Williams’ fused account of the helicopter rocket fire, has been known by many at NBC for years. There was an NBC crew with him on the helicopter; and let us not forget the executives that signed him to a 10 million dollar per year contract. However, no one challenged Williams about the lie and the possible consequences. Could money and power be the cause of the blindness?
The credibility of the network, the hardworking staff and the other reporters who are actually in the war zone were placed in danger by those that chose to keep quiet.
David the powerful and rich King of Israel involves himself in an adulterous, murderous affair with Bathsheba. David believes that his actions have gone unnoticed until Nathan was sent by God and in a dramatic encounter in 2nd Samuel 12 declares to the King. “You are that Man”
The Bottom line for me: Power and money can blind us from the truth. All leaders, teachers, human resource executives, preachers and anchormen need Nathan’s in our lives. We need people with the courage to withstand the pressure that the money and the power bring. So that we can mount the power to reveal the truth to those in power.
3. Everyone Deserves A Second Chance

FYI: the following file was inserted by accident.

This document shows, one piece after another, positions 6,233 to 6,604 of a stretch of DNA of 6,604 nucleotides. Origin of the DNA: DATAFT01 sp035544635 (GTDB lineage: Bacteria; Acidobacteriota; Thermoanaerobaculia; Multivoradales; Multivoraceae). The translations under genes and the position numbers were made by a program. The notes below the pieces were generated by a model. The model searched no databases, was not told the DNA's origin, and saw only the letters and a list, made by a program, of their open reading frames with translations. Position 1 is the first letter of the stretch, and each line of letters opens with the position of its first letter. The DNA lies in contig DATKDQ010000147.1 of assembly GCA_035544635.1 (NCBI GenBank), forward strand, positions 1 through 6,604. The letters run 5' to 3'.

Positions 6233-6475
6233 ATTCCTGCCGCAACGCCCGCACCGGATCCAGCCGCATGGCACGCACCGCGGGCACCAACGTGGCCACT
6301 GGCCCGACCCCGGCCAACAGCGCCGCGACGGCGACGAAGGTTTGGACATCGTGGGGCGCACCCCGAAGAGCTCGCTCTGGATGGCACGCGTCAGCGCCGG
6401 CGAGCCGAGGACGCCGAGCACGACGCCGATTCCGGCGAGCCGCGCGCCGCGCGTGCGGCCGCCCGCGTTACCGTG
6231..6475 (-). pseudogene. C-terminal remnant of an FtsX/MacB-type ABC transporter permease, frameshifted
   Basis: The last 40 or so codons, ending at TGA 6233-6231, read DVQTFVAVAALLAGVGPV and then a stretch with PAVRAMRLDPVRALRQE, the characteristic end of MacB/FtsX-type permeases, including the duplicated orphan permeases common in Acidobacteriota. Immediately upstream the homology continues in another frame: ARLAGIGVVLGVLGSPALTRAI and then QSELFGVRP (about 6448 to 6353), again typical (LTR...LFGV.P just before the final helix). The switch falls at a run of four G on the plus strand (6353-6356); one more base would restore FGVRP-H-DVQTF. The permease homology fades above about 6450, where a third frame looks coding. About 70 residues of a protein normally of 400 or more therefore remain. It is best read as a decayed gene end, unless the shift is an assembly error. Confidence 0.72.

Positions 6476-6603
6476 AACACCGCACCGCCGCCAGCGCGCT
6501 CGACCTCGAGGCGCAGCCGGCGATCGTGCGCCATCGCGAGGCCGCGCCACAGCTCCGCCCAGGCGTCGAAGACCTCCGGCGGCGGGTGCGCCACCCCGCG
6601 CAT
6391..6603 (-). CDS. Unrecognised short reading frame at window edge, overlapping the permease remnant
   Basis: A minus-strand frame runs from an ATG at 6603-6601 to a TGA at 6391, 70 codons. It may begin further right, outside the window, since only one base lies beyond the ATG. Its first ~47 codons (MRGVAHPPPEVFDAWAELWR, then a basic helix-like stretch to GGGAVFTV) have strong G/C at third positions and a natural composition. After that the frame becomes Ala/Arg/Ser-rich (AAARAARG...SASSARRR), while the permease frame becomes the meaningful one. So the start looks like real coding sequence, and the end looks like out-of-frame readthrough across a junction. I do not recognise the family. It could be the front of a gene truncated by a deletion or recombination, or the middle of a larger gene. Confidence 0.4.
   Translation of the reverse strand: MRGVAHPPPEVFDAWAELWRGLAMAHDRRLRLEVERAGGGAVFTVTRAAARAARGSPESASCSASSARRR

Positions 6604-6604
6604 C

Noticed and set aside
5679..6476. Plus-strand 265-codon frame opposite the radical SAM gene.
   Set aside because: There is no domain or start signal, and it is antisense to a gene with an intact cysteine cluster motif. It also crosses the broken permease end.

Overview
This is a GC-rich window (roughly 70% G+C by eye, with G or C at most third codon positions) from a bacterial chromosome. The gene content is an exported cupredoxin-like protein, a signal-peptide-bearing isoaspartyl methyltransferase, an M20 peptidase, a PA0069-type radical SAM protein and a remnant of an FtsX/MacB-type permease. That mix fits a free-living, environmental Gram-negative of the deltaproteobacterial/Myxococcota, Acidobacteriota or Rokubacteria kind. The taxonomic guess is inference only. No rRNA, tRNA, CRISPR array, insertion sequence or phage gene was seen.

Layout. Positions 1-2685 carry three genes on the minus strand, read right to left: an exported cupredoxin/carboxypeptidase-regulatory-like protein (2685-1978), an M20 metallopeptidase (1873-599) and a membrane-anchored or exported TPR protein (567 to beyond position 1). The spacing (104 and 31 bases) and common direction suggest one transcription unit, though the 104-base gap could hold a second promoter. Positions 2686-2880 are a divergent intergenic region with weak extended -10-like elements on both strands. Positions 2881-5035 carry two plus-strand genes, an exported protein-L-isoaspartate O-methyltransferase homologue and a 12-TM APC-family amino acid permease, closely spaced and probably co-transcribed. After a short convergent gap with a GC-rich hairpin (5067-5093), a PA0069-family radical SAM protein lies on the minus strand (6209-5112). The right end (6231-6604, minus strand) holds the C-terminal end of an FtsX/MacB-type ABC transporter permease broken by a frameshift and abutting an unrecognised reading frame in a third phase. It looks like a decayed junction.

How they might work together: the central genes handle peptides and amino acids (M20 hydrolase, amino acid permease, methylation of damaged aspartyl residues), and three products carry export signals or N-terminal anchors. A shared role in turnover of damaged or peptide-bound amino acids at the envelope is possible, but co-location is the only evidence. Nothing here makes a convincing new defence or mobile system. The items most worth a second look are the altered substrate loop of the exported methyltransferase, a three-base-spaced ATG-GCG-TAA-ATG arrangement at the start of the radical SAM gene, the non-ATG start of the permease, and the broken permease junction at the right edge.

We all know that trust is hard to earn; but easy to lose. In nearly a decade in the nightly news anchor chair Brian Williams has earned our trust. In the days and weeks that follow, we will see if he can keep or regain that trust.
However, if that is not the case and Brian Williams lose his job as anchor of the NBC Nightly News, he deserves more than a second chance. He deserves our forgiveness.
Jesus Christ died on the cross so that our sins would be forgiven. Forgiveness is giving pardon, acquittal and mercy for our sinful acts. Jesus forgives us regardless of what we have done.
Luke 7:36-48 tells the story of a sinful woman who crashes a dinner party attended by Jesus asking forgiveness by washing his feet with her own teas and drying them with her hair. The outraged party host demanded to know why Jesus would even allow such a sinful woman in his presence. Jesus responds by saying “I tell you, her sins—and they are many—have been forgiven, so she has shown me much love. But, a person who is forgiven little, shows only little love.” Then Jesus said to the woman, “Your sins are forgiven.”
The Bottom line for me: Brian your sins are forgiven. Your second chance is now; regardless of your job status at NBC. You are a talented reporter and broadcaster and I look forward to seeing you on the air again.
The one that did not get away
The teachable moment for all of us is not about the conflations of Brian Williams.
We should take this moment and think about how we acknowledge our own sinful nature and reframe from throwing stones. How can we become Nathans and resist being blinded from the truth, money and power? Additionally, how do we give second chances and forgive?
For if we truly love our neighbor as ourselves, we would want nothing less, when we find ourselves as Brian Williams has with the one that got away.
©Copyright 2015 Marben Bland
What is your take on Brian Williams?